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Old 05-21-2012, 12:09 PM
Rick Rick is offline
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Default Farm Gate tradeoffs?

I'm putting in fence and was thinking about farm gates. What are the tradeoffs between cost, size, and ability to hang without gravitating down.

The main gate going into the property will be 16 feet, but I was considering making the field gates 12 footers. My main use for the field gates will be driving a tractor through, small haybalers and other equipment; also moving cattle from one field to the next on a fairly regular schedule.

My tractor is a 40 HP Deutz D4006; it fits through an 8 foot opening pretty handily.

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Old 05-21-2012, 02:08 PM
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krapgame krapgame is offline
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If your gate is mid-fence where you've got ample room to maneuver through it, 12' should be fine. I have a 9' haybine and it takes 14' to get it through, but everything else goes fine through 12'.

I assume you're looking at tube gates. IMO, the heavier the better. As for sagging, either tie the end to the post or set the end on a rock or something to take the load off the hinges. The weight of the gate can actually help counter the pull of the wire against your corner post and keep it straight longer, especially with a longer gate. Also, IMO, get hinges that go through the post instead of hinges that only thread into the post. That's personal preference, but in time your post will deteriorate and the screw in hinges are a little more likely to pull out. As for cost, the old saying is that poor quality will be remembered long after the low price is forgotten. A gate is a 20+ year investment. Get the best quality that you can afford.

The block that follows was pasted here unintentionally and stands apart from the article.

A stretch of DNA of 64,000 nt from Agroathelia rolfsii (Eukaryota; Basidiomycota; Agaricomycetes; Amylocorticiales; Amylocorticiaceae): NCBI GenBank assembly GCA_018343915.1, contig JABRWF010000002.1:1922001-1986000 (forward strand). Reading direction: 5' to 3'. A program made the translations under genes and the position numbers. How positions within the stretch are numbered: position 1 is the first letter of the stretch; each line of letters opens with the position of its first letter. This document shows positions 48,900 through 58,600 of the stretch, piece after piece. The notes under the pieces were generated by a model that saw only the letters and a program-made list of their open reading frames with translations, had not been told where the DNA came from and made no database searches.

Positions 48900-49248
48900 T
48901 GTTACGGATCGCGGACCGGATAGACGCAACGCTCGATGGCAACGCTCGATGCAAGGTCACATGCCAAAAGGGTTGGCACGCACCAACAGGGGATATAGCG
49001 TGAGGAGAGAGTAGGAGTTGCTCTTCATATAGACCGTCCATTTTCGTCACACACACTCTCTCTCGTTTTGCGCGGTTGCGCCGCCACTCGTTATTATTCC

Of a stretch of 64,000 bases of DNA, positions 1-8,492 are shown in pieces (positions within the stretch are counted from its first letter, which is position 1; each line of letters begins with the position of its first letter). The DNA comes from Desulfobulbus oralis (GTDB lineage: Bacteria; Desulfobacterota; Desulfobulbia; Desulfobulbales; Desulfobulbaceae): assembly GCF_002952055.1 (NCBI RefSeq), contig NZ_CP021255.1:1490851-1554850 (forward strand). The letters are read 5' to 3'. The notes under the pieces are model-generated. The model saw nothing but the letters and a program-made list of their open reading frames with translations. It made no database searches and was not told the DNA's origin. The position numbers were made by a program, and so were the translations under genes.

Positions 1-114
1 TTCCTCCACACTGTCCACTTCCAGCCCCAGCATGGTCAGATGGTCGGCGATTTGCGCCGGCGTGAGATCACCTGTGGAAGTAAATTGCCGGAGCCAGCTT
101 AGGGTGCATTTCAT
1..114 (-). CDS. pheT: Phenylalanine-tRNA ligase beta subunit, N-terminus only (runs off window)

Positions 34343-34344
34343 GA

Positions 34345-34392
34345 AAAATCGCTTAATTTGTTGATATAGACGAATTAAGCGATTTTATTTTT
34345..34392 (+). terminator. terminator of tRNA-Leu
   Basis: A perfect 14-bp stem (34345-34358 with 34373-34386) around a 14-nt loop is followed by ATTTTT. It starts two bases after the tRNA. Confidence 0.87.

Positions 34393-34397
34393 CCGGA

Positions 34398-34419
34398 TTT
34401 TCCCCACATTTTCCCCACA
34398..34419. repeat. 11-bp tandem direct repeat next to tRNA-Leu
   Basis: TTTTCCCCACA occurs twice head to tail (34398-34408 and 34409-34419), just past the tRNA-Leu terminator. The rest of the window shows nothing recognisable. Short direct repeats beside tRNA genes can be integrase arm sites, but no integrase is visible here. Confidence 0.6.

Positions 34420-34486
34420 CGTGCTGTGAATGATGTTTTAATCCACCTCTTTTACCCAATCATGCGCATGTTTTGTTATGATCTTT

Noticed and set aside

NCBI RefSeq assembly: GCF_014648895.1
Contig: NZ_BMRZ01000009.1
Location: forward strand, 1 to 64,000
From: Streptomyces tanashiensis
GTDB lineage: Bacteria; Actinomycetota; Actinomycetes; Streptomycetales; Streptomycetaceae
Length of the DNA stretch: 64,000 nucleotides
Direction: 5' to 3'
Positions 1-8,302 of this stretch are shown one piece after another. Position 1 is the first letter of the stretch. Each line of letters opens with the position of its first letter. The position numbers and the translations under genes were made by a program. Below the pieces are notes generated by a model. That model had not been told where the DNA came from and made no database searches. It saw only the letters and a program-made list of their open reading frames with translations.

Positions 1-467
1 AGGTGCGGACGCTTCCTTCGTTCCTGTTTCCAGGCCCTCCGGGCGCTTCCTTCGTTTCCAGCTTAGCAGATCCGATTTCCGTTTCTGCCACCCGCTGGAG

The final consideration is location. Gates located in corners are easier to herd animals into and through, but can be more difficult to maneuver equipment through especially if the gate is undersized. Mid-fence gates are easier to get equipment through but it can be a pain getting livestock herded through them. A decent trade off can be to set an extra brace and put your gate ~10' out from a corner. The other option is to hang the gate in the corner and make it the next size bigger than you think you'll actually need.

Hope that helps. I've been building fence and hanging gates myself this spring.
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Old 05-21-2012, 07:49 PM
Plowpoint Male Plowpoint is offline
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In my opinion, 12 foot gates are too narrow.

Yes I can slide my Kubota through a 12 foot gate easily, and an 8 foot gate as well, BUT what about other equipment?

I have a field that is getting overhauled next week. When I put the gates up on my fence I used (2) 12 foot gates swinging in together to make for a 23 foot gate. It seems like overkill but it is really not.

Friday a John Deere 850 Dozer will be here which has a 12 foot wide would have never fit through a 12 foot gate. I need that to move some rocks and stumps, after that equipment, a tractor pulling a 45 foot disc harrow will have to fit through the gate. Folded up that piece of equipment is 17 feet wide.

The point is, if the gate will permit equipment through it, you are better off to hang (2) 12 foot gates (or better yet (2) 16 foot gates if you can afford them, and have plenty of room. You just never know what is going to be entering your field; your own equipment, rental equipment, contracted equipment, etc.
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Old 05-21-2012, 07:57 PM
grumble Male grumble is offline
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That's an option, putting in enough gate for the worst case. Hereabouts, most ranchers just put in a gate for the most common use, usually 10 or 12 footers. Then they make the fence next to the gate easy to take down for another 20 feet or so. For occasional use, they just take the fence down and wire it back up when finished.

I guess a lot would depend on what type fence you're talking about?
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Old 05-22-2012, 12:17 AM
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offgridbob Male offgridbob is offline
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Sounds like you have it figured out pretty good. On thing I would recommend though is don't put a 16 footer in, put two 8 foot gates side by side. Less weight hanging on your posts and easier to open and you can park closer to open it.
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Old 05-22-2012, 02:23 PM
Rick Rick is offline
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There is some great advise here. Thanks you one and all; this gives me more stuff to chew on.

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